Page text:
Roqayya Monzer is yet another victim of domestic violence in Lebanon after her husband shot her dead when she asked him to divorce her. Roqayya was fed up from all the beating and asked for a divorce on several occasions according to her sister who was brave enough to come out and testify against the criminal husband. Unfortunately, the victim was pregnant.
This is not the first case of domestic violence and definitely won’t be the last, not before there’s a new law to protect women from abusive husbands, a law that would come under the penal code rather than being personal status laws. That’s what KAFA has been working on for years now and Nabih Berri has vowed to include and discuss the draft-law proposed in the next parliament session on April 3, after KAFA collected 71 signatures from MPs in favor of adopting the new law.
For those interested in knowing the remarks added by KAFA to the draft-law proposed, you can check them [Here] and follow [KAFA] for further updates on this matter.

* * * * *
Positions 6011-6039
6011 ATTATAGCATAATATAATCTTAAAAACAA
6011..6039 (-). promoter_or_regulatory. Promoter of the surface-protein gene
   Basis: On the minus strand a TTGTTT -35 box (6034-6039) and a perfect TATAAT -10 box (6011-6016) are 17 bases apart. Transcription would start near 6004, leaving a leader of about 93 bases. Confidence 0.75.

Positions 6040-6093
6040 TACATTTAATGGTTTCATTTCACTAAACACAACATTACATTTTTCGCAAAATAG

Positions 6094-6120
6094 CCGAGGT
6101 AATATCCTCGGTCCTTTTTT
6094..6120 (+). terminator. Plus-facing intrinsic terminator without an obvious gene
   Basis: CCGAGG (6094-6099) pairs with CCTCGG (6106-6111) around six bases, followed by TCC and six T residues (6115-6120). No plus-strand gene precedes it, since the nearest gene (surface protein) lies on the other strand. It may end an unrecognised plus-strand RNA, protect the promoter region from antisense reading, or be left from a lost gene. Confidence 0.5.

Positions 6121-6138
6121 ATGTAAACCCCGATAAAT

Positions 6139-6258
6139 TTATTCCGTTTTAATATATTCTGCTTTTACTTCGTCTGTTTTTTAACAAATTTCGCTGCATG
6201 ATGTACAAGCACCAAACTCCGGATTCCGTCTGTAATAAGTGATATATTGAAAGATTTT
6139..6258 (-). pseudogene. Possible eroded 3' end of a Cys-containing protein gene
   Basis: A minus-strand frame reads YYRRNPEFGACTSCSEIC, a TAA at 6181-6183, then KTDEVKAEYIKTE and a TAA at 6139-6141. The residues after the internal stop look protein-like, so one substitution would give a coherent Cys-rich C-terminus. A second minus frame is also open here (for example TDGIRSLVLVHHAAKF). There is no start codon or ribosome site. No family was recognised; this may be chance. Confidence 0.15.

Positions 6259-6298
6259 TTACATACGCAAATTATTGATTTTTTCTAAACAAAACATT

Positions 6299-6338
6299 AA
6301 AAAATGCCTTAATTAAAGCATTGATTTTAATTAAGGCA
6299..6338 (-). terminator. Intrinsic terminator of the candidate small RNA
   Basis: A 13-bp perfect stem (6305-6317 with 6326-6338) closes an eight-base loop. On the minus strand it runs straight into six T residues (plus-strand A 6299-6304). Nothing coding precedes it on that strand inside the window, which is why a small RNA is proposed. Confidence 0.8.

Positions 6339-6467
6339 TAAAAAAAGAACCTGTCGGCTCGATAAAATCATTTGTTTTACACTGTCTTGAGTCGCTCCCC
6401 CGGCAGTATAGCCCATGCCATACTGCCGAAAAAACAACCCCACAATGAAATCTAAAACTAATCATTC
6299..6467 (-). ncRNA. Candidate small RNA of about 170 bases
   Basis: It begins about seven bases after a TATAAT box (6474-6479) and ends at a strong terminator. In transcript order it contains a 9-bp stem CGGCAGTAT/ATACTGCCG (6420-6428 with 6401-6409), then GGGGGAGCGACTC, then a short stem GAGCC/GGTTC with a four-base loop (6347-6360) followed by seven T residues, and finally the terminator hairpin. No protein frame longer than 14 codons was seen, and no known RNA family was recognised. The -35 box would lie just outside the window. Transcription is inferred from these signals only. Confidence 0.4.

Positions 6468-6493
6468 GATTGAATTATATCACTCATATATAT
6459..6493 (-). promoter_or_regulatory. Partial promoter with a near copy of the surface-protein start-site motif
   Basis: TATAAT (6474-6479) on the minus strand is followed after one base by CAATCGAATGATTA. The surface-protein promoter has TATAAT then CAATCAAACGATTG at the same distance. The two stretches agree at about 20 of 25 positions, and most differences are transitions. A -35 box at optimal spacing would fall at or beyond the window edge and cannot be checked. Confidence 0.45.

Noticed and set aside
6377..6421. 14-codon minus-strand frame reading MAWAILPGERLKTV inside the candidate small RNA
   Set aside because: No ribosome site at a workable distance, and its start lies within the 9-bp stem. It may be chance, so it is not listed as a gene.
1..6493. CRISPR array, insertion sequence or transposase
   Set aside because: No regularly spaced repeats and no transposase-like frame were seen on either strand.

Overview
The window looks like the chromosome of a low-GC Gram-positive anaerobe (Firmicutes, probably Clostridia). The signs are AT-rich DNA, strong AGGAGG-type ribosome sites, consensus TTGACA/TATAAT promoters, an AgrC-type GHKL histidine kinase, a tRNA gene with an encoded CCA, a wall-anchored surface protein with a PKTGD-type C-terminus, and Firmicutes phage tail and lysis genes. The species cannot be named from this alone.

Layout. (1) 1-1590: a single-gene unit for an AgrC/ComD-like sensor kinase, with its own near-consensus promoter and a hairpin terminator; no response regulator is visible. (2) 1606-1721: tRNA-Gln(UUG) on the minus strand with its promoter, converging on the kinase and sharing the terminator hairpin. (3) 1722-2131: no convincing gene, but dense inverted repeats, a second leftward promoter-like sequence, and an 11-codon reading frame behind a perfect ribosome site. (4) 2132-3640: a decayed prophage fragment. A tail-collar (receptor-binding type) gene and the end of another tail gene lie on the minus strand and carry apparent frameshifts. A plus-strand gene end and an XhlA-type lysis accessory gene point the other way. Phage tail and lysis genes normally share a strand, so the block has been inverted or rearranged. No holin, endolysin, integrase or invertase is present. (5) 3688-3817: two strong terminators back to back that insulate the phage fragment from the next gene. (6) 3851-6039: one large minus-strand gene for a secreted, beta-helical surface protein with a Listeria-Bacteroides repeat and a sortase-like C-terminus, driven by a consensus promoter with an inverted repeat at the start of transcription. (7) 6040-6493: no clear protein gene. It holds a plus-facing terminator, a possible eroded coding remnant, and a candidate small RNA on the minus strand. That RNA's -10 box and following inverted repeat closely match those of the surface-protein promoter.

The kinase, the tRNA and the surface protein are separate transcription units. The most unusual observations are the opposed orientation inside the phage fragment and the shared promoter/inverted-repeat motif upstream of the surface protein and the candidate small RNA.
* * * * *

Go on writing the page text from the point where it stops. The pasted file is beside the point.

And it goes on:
I hope that the law will be passed quickly and put into action, so that these murderous husbands are put in jail and not freed the next day.
PS: There’s a seminar for women only that teaches them how to defend themselves against domestic abuse and crimes of rape on April 5 for those interested.
The school in question is the Makassid school in Nabatieh and the teacher got fired and is being sued. He deserves to be in jail for what he’s done!
Dear Lebanon is a movie showing Lebanese teenagers’s views on Bombings, Religion and Politics. I want to believe that the new generations will make a change in the right direction and rebel against the corrupted political class that’s been ruling and ruining the country for years but I don’t see it happening anytime soon.
What does this constant insecurity mean for them? What are their thoughts on religion and politics? To what extent do they feel personally affected by the bombings?
Together with a team of eight youths between the ages of 15 and 18, film producer Raphael Schanz set off on a journey in search of answers. During the course of seven weeks he accompanied them through the streets of Beirut and discussed the points in which they felt their wishes clashed with the crude reality. This 30 minute documentary features youths’ ambivalent love for their home country. Which role do teenagers see for themselves in Lebanon? How can they succeed in making their voices heard?
I don’t understand why they have to close the road all the way from Annahar building if they are holding a session at the parliament. Moreover, isn’t it better to close it starting 9am and let people get to work on time?
In all cases, the road will be closed tomorrow as well so watch out for traffic and leave early.
Picture via GlobalPost